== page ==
Superman isn’t always Superman. In fact, sometimes he removes his superhero cape… and underneath the cape he’s a boy just like you. Did you know that his real name is Clark Kent? Clark Kent knows that he doesn’t always have to be the strongest, fastest, or smartest superhero. He knows that even without all of his superpowers, he is still a pretty amazing person. 


Young boy, I know that life gets hard sometimes yet you still try to be Superman. Other little boys may tease you some days and other days you may not always feel like “the best superhero” out of the bunch. At times you may want to cry but you don’t want to feel like you’re being a little girl. You’re so confused on how to manage your emotions and you don’t know how to express yourself or reach out for help because boys don’t do that . Boys just man up - -or so you’ve been told by your parents, your friends, and/or society period.


If anyone has ever told you to act like a boy, you tell them that’s what you are doing. Even Superman, one of the greatest boys,  felt sad some days and reached out to friends like Batman for help. It is okay for you to do the same. You, too, are human just like Superman so it is okay to remove your cape sometimes, feel emotions, and seek support when you need it. We all desire to feel loved on those low days.


When things get rough, as they will from time to time, understand that it is okay not to have it figured out all the time. The beauty of life is learning and growing. You are so special - - born with your own unique superpower. One day you will grow into a man and you, too, may find yourself encouraging another young boy.


But until then… If no one else tells you, then I’ll be the one to tell you that you don’t have to act like anyone else but yourself. Blossom, young boy.


With light and love,





Being a mother of a son has opened up my eyes to so many things. I used to find myself in limbo when it came to disciplining him. At times I thought I should be “tough” on him because I had heard so many people remind me, “you’re raising a man.” At other times, the natural nurturer in me wanted to coddle him and just talk it out. For the life of me, I couldn’t figure out what form of discipline was “most appropriate” for a boy specifically.


As I have evolved as a parent, my point of view on discipline has changed. What I have come to realize is that gender alone should not dictate how I react to every situation. Just because I’m raising a boy, “tough love” does not always have to be my reaction to everything. I’ve learned to first assess the situation, whatever it may be, and then decide my approach from there. What difference does this make?


Many times parents and other authoritative figures in a boy’s life have this idea that the only way to raise a boy is through tough love. It is these individuals that tell young boys to “man up”, tell them not to cry, and give them no ideas on how to cope with their emotions appropriately. A boy in this situation may be suffering from true anxiety, depression, ADHD, and other types of mental illnesses but feel scared to speak up about how they are feeling. They don’t want to go against the assumed status quo of what a boy should be. Ultimately, if a mental illness is not recognized, it is left untreated.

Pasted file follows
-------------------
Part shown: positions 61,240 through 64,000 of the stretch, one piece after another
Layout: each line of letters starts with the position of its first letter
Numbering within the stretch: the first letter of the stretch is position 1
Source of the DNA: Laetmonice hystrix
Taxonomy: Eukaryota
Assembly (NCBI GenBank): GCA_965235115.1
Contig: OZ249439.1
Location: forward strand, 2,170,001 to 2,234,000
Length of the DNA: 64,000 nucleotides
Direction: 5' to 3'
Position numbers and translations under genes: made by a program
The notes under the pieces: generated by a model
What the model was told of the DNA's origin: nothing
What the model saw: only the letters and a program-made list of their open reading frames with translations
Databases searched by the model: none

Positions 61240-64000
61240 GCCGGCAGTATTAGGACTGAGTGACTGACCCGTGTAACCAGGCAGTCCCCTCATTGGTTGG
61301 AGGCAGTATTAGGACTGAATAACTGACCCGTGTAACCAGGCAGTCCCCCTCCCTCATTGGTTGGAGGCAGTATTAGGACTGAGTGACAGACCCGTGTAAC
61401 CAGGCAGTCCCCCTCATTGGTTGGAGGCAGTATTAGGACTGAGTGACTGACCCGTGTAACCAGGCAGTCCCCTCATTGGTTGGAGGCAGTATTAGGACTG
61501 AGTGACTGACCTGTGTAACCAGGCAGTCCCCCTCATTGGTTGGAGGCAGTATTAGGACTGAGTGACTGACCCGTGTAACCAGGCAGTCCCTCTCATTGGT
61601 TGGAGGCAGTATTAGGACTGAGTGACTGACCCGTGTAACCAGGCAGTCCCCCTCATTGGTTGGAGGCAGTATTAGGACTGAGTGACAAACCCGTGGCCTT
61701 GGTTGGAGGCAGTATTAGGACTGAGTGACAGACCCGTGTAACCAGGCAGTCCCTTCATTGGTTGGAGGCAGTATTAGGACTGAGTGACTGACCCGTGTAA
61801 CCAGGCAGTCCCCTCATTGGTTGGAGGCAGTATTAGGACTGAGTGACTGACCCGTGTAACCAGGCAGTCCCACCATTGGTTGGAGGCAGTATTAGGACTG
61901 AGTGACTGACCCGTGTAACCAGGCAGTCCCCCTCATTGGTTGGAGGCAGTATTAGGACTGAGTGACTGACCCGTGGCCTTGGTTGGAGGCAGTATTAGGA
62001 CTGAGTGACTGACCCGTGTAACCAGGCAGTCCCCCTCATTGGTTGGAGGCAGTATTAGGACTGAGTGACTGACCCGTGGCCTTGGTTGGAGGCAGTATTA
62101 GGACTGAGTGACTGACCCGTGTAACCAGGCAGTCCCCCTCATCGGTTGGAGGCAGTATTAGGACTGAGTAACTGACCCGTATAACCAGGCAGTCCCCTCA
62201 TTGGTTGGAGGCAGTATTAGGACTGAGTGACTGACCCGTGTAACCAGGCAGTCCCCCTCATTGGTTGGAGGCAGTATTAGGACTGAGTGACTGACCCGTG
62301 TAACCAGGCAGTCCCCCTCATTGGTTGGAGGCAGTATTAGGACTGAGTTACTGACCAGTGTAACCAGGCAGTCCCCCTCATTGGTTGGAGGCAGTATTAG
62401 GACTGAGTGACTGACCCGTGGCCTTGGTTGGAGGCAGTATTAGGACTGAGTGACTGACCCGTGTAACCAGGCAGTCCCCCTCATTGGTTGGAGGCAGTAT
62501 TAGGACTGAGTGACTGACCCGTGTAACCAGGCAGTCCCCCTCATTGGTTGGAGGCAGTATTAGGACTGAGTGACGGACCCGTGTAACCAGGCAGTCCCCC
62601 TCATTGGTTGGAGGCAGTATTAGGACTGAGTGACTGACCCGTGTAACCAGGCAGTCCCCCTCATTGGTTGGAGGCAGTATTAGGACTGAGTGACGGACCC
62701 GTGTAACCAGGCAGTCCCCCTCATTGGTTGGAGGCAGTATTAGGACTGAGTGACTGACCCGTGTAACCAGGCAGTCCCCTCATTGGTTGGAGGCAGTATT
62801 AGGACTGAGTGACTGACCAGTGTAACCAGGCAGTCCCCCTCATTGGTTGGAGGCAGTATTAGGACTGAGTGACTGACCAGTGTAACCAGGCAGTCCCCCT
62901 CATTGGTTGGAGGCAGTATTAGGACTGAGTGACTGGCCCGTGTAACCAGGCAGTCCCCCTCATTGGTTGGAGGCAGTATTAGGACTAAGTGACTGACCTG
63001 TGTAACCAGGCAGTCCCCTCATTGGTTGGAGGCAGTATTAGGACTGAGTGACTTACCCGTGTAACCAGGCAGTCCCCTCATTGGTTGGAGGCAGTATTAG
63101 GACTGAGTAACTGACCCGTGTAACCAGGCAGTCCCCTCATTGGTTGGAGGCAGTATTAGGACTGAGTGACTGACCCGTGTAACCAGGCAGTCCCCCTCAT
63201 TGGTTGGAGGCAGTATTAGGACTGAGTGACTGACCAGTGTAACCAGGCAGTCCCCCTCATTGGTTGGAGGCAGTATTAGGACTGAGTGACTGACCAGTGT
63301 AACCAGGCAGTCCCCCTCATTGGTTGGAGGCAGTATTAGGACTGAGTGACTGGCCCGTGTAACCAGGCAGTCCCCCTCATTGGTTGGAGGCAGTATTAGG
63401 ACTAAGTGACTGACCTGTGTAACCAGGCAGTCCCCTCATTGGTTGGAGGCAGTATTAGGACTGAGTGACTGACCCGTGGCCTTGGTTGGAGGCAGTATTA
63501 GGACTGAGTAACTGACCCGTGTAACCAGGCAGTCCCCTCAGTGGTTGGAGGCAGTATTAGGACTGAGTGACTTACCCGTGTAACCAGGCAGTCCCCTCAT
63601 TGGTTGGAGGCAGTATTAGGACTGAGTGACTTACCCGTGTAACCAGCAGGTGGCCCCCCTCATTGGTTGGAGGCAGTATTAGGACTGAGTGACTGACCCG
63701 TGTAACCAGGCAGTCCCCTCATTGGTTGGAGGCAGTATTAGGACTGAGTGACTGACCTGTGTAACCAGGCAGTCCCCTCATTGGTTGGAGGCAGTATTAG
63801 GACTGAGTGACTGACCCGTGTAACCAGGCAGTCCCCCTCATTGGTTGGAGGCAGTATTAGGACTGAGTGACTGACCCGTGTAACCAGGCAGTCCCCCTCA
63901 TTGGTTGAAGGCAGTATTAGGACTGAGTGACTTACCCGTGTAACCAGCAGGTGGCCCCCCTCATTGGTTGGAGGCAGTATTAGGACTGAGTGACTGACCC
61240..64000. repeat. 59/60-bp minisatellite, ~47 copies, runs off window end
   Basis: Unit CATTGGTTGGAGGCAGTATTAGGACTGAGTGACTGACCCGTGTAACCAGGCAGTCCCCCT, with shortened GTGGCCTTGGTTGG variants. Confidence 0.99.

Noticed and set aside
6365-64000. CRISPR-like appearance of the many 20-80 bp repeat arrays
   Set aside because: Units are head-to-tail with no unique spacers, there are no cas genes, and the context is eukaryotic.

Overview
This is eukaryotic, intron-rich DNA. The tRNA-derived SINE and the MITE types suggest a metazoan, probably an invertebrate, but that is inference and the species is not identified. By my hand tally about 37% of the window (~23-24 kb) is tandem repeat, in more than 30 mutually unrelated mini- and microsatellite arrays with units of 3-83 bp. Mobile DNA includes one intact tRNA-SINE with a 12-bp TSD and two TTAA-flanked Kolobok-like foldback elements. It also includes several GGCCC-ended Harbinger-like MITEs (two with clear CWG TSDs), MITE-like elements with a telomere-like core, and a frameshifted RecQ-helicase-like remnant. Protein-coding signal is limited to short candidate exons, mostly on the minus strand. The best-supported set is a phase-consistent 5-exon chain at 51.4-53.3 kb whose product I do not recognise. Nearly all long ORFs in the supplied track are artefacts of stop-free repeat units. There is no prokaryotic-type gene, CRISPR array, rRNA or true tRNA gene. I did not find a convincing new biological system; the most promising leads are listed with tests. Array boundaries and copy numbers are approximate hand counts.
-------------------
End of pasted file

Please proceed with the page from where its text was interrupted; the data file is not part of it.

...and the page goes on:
But why let childhood issues spiral into adulthood?


Yes, I know that men are often time viewed as providers and many feel that we should groom our boys to fulfill that role one day. That is okay. However, it is also okay to teach a young boy how to acknowledge and manage their emotions instead of bottling it up. It is also okay for a young boy to receive help if they are suffering from mental health issues. This will only help them become better men in the long run.


If you know a young boy and he is acting out, trying to harm himself, consistently sad and withdrawn, and/or has sudden changes in behavior please pay attention to him. (NAMI). Sometimes he can’t just man up. Realize that he is STILL a boy and a GROWING one at that.





Mental Health Wellness: Akshita and SimplyMei Takes To The Streets To See What People Are Saying



Whether it is singing, dancing, DJing, writing, filming, exercising, blogging, and so forth it is important to find the coping method that works best for you - - one that’ll serve as your outlet and genuinely evoke joy in your life regardless of what anyone else may think!


Don't know where to start? Don't worry!  Read on to uncover the thoughts of several successful people that were interviewed. These interviewees are individuals who have been blessed to find something that they truly love and were willing to share their thoughts on mental health!:




"A creator like me has no other way of expressing herself other than through cinematic digital mediums. My love, passion, and drive to tell the world stories from script-to-camera-to-screen are the most beautiful way to emote all shades of emotion and feelings.” - Bhavna Singh - Film Director, interviewed by Akshita



"To maintain my mental health and keep it on a positive level I always make sure I have another goal to attain after one is met. By this I mean, I set small goals to accomplish on a daily basis; from making it a priority to finish a piece that I've started or multiple pieces or even something as small as cleaning up my house or organizing the work load. The satisfaction of reaching one goal and completing it fuels me to go on to other tasks. I also pray daily to keep my faith at a high level. Exercise is a huge part of keeping my mental health